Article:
Recent findings by the Journal of the American Medical Association – Oncology reports that when a small power tool called a morcellator is used to remove fibroids in the uterus, the likelihood of causing the spread of hidden cancerous tumors inside the abdomen is low. Although reassuring, the device remains under restricted use. In fact Dr. Keith Reisler was interviewed by the Wall Street Journal regarding this subject in an article published April, 2014. At that time Dr Reisler cautioned against the use of this instrument until more studies were available.

The power morcellator uses a rotating blade, allowing a surgeon to break apart uterine fibroids or the uterus itself during a hysterectomy. After the tissue has been morcellated, the remains may be removed via tiny incisions.

While the Food and Drug Administration (FDA) cautioned clinicians not to use the power morcellator in removing uterine fibroids on most females due to the risk of having undiagnosed cancerous uterine tumors, the FDA states some younger females may still be adequate candidates for use with the device. Chief of gynecologic oncology, Dr. Jason Wright at Columbia University examined over 42,000 cases of females in the United States between 2012 and 2016 who had uterine fibroids removed. Of that, only three females developed uterine cancer from more than 3,200 power morcellator procedures. Dr Keith Reisler still cautions against the use of this instrument in most patients since there is also concern about the spread of endometriosis and fibroid tumors throughout the abdominal cavity with the use of this instrument.

Features of High-Risk Pregnancy

 

High-Risk Pregnancy pic

High-Risk Pregnancy
Image: drreislerobgyn.com

Keith Reisler, MD, provides high-quality obstetric and gynecological care at his private office in Plano, TX. There, Dr. Keith Reisler has welcomed numerous women with pregnancies classified as high-risk.

The term high-risk can be intimidating, particularly when applied to a pregnancy. It does not mean, however, that there is certainly or almost certainly something wrong with the baby. It simply means that the mother or baby is more likely than average to present with challenges during gestation or delivery. This can be true of any pregnant woman who is below the age of 17 or above the age of 35, is expecting multiple babies, or has experienced two or more spontaneous pregnancy losses.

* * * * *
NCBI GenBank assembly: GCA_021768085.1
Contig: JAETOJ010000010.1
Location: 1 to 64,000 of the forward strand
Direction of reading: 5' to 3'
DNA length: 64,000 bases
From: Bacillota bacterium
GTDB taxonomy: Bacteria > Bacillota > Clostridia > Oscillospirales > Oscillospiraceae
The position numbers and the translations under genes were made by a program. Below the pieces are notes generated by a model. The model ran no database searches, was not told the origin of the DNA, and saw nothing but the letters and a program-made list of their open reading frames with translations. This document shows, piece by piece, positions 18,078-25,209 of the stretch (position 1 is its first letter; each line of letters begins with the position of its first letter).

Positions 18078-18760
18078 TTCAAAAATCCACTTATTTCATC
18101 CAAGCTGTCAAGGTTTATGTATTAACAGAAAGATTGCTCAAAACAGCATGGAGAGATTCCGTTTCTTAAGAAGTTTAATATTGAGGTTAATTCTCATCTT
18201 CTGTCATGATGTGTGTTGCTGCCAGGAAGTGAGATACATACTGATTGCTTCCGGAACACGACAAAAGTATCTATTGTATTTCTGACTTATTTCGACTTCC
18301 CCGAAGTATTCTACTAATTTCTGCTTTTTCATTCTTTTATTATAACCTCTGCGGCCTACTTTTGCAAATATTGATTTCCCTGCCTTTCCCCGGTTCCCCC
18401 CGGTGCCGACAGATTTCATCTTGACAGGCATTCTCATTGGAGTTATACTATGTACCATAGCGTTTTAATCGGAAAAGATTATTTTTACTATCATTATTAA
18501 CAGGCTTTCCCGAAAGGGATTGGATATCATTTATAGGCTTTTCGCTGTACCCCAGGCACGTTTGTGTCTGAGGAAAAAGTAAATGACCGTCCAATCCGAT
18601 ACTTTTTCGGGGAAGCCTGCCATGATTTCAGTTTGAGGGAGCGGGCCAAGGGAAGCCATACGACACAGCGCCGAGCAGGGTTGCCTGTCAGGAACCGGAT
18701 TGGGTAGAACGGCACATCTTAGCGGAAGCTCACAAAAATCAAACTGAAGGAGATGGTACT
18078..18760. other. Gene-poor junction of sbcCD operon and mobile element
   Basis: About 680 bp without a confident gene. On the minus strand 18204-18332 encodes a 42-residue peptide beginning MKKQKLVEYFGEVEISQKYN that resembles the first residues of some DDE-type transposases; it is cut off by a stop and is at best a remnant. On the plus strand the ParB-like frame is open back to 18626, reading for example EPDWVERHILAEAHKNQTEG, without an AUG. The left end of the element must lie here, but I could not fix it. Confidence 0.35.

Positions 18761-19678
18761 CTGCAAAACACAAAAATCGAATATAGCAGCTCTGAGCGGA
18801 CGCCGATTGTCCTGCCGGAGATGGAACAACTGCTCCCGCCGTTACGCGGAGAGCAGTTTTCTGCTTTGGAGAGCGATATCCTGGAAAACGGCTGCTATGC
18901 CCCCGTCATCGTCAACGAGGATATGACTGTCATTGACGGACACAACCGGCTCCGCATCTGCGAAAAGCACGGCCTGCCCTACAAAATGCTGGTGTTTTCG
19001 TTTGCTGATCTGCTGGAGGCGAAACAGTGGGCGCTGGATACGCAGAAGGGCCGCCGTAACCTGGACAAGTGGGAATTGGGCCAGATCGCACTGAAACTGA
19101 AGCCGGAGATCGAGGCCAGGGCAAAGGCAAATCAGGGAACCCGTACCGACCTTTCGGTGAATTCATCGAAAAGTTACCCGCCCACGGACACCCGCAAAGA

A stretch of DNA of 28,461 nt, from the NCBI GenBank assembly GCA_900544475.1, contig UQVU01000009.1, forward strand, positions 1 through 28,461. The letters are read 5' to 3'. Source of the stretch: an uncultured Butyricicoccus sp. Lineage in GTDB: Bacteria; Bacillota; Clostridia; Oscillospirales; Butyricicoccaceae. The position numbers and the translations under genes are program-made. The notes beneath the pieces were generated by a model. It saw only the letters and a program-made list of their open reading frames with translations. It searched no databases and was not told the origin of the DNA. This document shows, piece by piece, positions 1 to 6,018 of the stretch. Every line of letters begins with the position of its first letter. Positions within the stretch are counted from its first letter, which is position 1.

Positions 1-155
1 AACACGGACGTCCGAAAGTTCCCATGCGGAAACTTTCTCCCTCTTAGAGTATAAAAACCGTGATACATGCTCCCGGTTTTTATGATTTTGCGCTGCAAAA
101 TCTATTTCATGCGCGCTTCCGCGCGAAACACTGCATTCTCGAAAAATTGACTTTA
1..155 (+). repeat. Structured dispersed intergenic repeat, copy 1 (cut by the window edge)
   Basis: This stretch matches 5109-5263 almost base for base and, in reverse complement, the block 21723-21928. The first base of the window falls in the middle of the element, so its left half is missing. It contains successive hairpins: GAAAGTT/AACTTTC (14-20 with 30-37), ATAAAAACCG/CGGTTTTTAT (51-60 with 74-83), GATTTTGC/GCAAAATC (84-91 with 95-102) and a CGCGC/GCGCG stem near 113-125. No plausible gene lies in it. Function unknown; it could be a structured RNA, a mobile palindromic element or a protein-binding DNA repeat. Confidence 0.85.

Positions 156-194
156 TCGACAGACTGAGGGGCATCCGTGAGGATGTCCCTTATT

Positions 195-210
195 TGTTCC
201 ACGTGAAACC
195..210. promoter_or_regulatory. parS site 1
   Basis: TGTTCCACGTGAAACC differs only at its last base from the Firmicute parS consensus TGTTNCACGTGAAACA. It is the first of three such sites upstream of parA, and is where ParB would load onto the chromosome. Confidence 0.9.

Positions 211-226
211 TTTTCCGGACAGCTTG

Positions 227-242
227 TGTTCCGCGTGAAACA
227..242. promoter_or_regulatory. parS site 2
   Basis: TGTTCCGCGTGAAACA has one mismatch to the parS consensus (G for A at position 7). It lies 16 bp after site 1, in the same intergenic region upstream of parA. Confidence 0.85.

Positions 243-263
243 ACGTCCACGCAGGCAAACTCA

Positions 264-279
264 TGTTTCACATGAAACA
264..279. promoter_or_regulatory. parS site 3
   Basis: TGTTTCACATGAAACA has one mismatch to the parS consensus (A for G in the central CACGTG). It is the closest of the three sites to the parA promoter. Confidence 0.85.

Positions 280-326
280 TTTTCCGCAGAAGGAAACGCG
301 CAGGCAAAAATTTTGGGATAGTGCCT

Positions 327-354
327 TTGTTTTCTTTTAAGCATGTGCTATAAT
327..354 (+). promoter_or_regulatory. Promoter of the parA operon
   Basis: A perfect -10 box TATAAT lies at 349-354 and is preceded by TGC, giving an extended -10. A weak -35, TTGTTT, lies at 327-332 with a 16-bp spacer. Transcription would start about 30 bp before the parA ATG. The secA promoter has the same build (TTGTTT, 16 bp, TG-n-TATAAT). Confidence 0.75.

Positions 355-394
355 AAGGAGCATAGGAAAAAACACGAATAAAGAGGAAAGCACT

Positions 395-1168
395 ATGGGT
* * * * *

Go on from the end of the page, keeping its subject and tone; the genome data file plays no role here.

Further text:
Mothers with a history of previous labor and delivery problems, or who have children with genetic abnormalities, also receive the attention due to a high-risk pregnancy. The same is true for women whose current prenatal care has identified a genetic condition in the developing fetus.

An expectant mother may also be at high risk if she has certain medical issues of her own, hypertension and diabetes being prominent examples. Cardiovascular issues, history of kidney infections, history of seizures, autoimmune disease, and other chronic illnesses can similarly increase risk, as can some medications. Women who believe that they may be at high risk should consult with their obstetrician for further information.

Hysteroscopic Resection of Fibroid Tumors

Dr Keith Reisler pic

Dr Keith Reisler
Image: drreislerobgyn.com

As a privately practicing obstetrician and gynecologist, Dr. Keith Reisler, of Plano, TX, has treated numerous cases of fibroid tumors. Keith Reisler, MD, focuses on the use of hysteroscopic resection of such tumors, so as to minimize the need for additional or more intensive treatment.

Hysteroscopic fibroid resection, also known as transcervical resection of fibroids (TCRF), uses a specially designed surgical instrument to remove growths in the uterus. The procedure uses a thin scope that can pass easily through the vagina and cervix and into the uterus, where a telescopic end enables the surgeon to view the growth. A resectoscope, which includes a wire loop and electrical current, then allows the surgeon to cut away the fibroid and draw it out through the vagina.

Performed under general anesthesia, the procedure is typically done on an outpatient basis. The operation itself lasts for approximately 60 minutes, while postoperative recovery phase can last up to 2 hours. The patient then returns home for an additional one to two days of recovery. The process can be ideal for patients with fibroids that grow from the inner lining into the uterine cavity, though those that are deeper in the uterine wall may be difficult to reach by endoscope.